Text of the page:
Article: article from journal or magazin.
The rate-limiting step for glucose transport into the hypothalamus is across the blood-hypothalamus interface.
Journal of Neurochemistry
Publication types: Journal Article ; Research Support, Non-U.S. Gov't Publication Status: ppublish
Specialized glucosensing neurons are present in the hypothalamus, some of which neighbor the median eminence, where the blood-brain barrier has been reported leaky. A leaky blood-brain barrier implies high tissue glucose levels and obviates a role for endothelial glucose transporters in the control of hypothalamic glucose concentration, important in understanding the mechanisms of glucose sensing We therefore addressed the question of blood-brain barrier integrity at the hypothalamus for glucose transport by examining the brain tissue-to-plasma glucose ratio in the hypothalamus relative to other brain regions. We also examined glycogenolysis in hypothalamus because its occurrence is unlikely in the potential absence of a hypothalamus-blood interface. Across all regions the concentration of glucose was comparable at a given plasma glucose concentration and was a near linear function of plasma glucose. At steady-state, hypothalamic glucose concentration was similar to the extracellular hypothalamic glucose concentration reported by others. Hypothalamic glycogen fell at a rate of approximately 1.5 micromol/g/h and remained present in substantial amounts. We conclude for the hypothalamus, a putative primary site of brain glucose sensing that: the rate-limiting step for glucose transport into brain cells is at the blood-hypothalamus interface, and that glycogenolysis is consistent with a substantial blood -to- intracellular glucose concentration gradient.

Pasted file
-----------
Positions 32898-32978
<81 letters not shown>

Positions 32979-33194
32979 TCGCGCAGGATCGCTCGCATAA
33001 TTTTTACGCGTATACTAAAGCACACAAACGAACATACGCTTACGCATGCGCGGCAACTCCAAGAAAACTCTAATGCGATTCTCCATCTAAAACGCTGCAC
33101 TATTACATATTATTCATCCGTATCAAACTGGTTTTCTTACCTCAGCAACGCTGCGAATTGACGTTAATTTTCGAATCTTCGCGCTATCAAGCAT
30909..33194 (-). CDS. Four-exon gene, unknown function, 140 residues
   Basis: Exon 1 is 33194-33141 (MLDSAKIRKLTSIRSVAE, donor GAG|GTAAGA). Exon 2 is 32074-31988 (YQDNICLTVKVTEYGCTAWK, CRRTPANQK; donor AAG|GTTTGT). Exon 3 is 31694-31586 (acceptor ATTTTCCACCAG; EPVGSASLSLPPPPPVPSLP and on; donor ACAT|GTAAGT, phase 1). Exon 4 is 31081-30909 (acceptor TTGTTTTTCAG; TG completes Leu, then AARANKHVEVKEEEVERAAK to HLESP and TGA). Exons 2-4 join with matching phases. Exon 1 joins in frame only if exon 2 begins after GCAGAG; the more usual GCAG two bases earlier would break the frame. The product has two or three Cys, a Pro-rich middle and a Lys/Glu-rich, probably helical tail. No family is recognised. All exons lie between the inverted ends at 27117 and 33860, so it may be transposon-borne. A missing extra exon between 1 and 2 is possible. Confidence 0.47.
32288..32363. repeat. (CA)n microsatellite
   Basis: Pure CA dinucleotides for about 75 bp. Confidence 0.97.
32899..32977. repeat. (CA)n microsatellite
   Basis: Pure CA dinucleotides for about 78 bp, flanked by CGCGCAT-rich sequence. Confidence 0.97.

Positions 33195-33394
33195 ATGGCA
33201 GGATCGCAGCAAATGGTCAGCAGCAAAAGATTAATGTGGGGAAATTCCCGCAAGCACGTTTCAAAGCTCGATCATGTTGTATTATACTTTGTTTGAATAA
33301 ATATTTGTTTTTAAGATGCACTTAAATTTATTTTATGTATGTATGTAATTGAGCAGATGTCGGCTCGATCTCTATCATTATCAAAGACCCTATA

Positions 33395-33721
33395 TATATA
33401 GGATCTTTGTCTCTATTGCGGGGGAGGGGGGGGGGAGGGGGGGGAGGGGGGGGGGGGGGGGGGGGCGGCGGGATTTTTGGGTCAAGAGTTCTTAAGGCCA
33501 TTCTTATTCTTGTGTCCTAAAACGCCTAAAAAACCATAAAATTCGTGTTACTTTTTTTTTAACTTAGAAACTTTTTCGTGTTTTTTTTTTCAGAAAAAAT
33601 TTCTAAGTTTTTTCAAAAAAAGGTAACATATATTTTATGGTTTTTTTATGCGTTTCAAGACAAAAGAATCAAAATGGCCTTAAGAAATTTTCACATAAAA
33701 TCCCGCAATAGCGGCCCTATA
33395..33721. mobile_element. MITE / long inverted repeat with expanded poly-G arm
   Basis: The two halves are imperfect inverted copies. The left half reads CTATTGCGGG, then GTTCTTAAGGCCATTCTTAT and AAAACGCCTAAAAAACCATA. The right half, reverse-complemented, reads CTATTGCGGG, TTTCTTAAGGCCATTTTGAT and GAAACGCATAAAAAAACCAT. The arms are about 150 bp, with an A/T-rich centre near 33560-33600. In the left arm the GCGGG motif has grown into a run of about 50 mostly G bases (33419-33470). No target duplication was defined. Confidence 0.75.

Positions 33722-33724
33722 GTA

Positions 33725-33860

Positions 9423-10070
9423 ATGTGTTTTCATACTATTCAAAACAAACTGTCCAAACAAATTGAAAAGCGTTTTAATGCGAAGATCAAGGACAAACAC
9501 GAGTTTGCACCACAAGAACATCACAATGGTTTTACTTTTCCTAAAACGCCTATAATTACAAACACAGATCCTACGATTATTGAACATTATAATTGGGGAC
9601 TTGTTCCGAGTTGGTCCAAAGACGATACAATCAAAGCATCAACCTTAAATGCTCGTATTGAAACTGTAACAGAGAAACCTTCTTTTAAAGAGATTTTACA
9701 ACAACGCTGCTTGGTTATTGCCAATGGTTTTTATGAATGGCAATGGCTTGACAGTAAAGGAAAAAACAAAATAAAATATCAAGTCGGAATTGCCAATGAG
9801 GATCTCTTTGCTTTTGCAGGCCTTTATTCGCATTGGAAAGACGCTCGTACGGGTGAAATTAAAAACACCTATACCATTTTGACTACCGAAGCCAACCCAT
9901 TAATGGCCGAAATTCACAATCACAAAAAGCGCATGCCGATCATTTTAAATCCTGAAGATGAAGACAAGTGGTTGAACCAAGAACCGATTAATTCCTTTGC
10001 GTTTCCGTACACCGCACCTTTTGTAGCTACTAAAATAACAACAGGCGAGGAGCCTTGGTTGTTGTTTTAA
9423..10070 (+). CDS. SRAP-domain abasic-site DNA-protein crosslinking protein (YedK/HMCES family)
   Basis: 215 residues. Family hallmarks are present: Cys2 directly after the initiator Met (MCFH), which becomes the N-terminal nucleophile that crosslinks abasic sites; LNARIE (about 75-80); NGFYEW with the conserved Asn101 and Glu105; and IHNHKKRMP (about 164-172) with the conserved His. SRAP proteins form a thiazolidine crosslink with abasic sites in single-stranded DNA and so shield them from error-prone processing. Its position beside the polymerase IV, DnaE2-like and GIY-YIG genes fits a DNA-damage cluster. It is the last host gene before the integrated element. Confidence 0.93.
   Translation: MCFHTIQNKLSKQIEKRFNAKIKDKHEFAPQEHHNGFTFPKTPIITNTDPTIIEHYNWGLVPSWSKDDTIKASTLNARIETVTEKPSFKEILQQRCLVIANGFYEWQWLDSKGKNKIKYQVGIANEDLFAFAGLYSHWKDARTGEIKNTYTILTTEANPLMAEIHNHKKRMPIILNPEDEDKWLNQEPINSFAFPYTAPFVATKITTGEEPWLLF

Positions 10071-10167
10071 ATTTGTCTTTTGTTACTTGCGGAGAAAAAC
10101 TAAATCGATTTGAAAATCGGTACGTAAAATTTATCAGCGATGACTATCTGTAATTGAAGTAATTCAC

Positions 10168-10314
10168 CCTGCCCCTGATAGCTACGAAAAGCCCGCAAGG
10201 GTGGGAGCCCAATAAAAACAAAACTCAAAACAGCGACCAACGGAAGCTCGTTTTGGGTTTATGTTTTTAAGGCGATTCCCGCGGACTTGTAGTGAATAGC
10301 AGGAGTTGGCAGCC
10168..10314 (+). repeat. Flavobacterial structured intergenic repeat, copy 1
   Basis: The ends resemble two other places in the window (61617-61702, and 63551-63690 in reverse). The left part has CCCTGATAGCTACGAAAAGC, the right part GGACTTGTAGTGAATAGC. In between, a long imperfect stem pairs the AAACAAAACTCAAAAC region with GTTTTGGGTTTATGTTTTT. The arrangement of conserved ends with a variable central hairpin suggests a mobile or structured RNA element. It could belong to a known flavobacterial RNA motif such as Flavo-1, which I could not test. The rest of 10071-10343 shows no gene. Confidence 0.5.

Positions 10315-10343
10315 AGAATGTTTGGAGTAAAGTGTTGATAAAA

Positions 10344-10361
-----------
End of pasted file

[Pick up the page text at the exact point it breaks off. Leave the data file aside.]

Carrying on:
Algorithms, Animals, Biological Transport, Active/physiology, Blood Glucose/metabolism, Blood-Brain Barrier/physiology, Brain/anatomy & histology, Brain Chemistry/physiology, Glucose/metabolism, Glucose Transporter Type 1/metabolism, Glycogen/metabolism, Hypothalamus/metabolism, Kinetics, Liver Glycogen/metabolism, Male, Microwaves, Rats, Rats, Sprague-Dawley, Reproducibility of Results, Tissue Fixation
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